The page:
Peptides and neuronal function

  • Zygmunt L. Kruk
  • Christopher J. Pycock


In 1936, von Euler described the properties of an extract prepared from brain and gut which had the form of a white powder. This extract became known as substance P (SP), and it is discussed later in this chapter. The observation which was to prove to be of great significance was that the biological activity of substance P could be destroyed by trypsin, thus showing that substance P was a peptide. Some 30 years later, Harris showed that the release of hormones from the anterior pituitary was under the control of blood-borne factors. These blood-borne factors were released from the hypothalamus and carried to the anterior pituitary by a portal system. These factors were shown to be released from neurones in the hypothalamus, and furthermore, they were shown to be peptides. These observations led to the suggestion that peptides released from nerves could act as neurotransmitters.


Dorsal Horn Vasoactive Intestinal Polypeptide Opioid Peptide Opiate Receptor Substantia Gelatinosa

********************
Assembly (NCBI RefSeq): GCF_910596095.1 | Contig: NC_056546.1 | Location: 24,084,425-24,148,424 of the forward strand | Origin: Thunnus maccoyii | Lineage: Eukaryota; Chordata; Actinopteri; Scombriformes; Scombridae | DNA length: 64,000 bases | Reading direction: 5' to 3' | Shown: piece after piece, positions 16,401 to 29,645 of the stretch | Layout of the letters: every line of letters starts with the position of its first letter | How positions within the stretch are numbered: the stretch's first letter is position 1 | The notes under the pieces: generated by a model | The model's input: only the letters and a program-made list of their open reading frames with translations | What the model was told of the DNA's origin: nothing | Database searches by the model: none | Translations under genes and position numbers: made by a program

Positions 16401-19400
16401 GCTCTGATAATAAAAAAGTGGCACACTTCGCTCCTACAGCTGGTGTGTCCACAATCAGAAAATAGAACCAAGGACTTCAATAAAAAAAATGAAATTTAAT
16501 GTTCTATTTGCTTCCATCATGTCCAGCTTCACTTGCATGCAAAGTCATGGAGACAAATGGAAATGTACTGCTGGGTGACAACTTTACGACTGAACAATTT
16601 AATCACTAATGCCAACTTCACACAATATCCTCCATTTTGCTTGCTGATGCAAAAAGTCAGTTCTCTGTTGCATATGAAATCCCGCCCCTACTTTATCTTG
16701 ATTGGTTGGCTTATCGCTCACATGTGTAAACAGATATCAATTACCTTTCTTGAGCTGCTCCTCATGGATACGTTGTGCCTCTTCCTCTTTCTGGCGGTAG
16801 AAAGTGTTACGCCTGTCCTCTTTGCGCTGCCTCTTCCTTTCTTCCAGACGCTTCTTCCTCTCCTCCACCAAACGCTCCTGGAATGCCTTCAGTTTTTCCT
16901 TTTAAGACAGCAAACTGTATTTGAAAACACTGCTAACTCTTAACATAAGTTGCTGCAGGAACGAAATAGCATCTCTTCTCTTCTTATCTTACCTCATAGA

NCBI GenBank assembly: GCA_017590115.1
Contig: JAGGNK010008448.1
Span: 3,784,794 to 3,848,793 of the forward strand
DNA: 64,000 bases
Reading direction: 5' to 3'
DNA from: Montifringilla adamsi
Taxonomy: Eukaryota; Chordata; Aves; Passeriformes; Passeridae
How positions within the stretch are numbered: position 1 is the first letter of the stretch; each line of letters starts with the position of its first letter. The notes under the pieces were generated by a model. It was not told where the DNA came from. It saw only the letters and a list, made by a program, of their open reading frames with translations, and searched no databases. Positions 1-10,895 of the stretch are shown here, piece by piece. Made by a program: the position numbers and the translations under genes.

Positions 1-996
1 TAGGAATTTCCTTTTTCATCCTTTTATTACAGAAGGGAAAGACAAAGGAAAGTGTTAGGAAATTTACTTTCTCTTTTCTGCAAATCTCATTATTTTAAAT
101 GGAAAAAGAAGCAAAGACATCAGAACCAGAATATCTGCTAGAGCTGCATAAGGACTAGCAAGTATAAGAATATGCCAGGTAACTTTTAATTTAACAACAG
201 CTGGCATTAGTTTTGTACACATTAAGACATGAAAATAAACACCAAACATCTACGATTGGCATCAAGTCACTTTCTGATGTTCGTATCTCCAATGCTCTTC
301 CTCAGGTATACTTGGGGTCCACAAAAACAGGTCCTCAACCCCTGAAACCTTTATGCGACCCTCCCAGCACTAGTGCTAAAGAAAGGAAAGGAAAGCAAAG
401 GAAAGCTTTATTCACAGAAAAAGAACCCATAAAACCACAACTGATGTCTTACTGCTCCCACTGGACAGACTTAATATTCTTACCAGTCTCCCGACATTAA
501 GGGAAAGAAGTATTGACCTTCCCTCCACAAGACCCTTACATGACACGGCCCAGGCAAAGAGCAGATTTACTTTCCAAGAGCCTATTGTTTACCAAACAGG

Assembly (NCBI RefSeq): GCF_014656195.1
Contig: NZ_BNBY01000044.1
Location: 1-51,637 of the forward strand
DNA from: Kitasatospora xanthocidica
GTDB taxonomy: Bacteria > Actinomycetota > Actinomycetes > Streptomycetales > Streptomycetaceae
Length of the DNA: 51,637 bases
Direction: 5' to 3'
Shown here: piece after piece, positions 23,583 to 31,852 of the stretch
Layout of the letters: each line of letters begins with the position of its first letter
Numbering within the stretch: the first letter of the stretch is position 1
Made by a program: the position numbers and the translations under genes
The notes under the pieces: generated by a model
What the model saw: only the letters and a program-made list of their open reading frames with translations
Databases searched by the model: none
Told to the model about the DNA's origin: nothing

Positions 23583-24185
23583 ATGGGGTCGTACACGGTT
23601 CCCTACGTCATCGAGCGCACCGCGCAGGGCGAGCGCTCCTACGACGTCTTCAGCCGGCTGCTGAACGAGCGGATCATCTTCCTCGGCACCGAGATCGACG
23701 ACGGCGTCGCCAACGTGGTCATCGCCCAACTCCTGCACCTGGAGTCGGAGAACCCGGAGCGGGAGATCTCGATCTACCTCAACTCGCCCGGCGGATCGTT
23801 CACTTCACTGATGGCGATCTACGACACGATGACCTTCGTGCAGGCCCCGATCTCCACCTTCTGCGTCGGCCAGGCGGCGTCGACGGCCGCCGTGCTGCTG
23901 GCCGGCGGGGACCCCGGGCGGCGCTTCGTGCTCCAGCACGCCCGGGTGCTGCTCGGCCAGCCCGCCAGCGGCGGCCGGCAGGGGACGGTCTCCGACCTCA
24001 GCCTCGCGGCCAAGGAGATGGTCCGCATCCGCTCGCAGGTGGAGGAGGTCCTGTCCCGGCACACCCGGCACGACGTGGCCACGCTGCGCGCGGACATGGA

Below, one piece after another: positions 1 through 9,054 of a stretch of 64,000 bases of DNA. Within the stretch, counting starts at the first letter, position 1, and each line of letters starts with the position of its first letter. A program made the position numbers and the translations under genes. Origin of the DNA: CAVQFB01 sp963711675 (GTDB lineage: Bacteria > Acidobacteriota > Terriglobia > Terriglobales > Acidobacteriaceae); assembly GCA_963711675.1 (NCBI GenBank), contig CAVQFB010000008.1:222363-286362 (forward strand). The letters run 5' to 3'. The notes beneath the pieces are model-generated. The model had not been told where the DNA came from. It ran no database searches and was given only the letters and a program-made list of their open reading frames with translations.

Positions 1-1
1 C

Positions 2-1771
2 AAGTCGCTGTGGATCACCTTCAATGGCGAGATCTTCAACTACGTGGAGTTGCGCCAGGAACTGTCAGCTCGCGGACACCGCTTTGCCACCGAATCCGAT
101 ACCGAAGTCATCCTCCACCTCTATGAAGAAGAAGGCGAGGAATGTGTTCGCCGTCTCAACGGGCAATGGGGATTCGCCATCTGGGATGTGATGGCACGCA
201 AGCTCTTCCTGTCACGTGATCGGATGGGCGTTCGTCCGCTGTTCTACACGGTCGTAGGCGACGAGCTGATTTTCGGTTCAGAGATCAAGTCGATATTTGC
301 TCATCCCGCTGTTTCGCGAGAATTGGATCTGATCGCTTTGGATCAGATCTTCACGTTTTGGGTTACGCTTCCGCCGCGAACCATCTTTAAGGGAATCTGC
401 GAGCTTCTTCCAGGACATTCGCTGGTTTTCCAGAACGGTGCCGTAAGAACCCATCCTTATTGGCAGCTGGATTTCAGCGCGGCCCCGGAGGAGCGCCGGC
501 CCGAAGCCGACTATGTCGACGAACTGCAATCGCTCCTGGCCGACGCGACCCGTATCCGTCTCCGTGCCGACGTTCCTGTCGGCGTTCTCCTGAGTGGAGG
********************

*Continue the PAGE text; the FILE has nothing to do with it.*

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Further Reading

  1. Akil, H., Watson, S.J., Young, E., Lewis, M.E., Khachaturian, H. and Walker, M.J. (1984) Endogenous opioids: Biology and function. Ann. Rev. Neurosci., 7, 223–255.PubMedCrossRefGoogle Scholar
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  8. Low, L-M, and Pfaff., D.W. (1988) Neuromodulatory actions of peptides. Ann. Rev. Pharmacol. Toxicol., 28, 163–188.CrossRefGoogle Scholar
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Copyright information

© Zygmunt L. Kruk and Christopher J. Pycock 1991

Authors and Affiliations

  • Zygmunt L. Kruk
    • 1
  • Christopher J. Pycock
    • 2
  1. 1.Department of Pharmacology Queen Mary and Westfield CollegeUniversity of LondonUK
  2. 2.Derriford HospitalPlymouthUK

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